You wake up, you’re late, you miss your bus and before you know it you’ve got to your desk and it’s nearly lunchtime. You think to yourself ‘today’s such a bad day’. You then start to stress about the amount of work you’ve missed, how behind you’re going to be, and how late you will have to stay to catch up.
You feel bad about the impact this will have on your performance and progress.
But it’s just one day.
In your life and your PhD you may tend to judge your performance on a micro level, and be constantly gauging whether you’re doing well or badly, or doing the right or wrong thing.
But it often helps to take a bigger picture and to reflect on your performance over a longer time frame. Perhaps you could do this by tracking your weekly progress, or even setting monthly targets and goals.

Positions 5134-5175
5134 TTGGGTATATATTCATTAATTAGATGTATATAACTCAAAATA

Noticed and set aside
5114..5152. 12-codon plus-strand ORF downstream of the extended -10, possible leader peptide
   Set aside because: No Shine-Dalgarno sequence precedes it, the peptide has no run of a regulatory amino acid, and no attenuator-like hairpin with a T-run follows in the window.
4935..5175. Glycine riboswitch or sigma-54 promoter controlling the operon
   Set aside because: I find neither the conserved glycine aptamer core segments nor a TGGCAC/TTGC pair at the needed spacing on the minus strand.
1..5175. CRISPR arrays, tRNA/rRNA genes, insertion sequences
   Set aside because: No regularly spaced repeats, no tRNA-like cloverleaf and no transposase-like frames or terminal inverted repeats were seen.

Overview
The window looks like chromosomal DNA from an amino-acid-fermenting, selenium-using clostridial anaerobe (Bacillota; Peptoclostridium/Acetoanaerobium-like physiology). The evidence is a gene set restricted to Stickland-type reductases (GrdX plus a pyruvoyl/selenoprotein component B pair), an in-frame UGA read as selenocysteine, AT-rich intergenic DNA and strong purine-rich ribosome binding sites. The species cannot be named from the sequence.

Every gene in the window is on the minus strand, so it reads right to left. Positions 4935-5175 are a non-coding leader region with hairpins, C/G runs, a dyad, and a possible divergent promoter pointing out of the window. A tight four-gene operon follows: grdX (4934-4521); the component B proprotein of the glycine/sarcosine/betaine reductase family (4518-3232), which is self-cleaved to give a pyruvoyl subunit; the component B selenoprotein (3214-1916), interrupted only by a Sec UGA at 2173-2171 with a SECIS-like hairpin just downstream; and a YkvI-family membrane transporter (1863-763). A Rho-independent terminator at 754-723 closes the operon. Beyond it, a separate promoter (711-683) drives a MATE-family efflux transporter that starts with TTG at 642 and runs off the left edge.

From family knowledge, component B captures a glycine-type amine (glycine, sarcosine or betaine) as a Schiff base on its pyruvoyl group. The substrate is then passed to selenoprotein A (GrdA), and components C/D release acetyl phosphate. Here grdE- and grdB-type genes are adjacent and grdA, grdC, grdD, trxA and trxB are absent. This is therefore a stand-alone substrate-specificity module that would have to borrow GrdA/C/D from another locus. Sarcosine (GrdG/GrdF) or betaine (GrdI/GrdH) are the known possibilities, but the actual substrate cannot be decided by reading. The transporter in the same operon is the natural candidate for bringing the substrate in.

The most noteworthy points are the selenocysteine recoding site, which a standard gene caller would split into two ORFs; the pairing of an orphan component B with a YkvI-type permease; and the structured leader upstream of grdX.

Assessing yourself daily is a false economy, because part of being human and part of being a PhD student is having up and down days. Our circumstances, mood, health, energy, motivation and drive all fluctuate day by day. If we track our mood on this micro level, we can be overly critical of ourselves when we aren’t so productive.
By focusing on the macro perspective, you can accommodate the bad days and accept them as part of the natural progress of a PhD.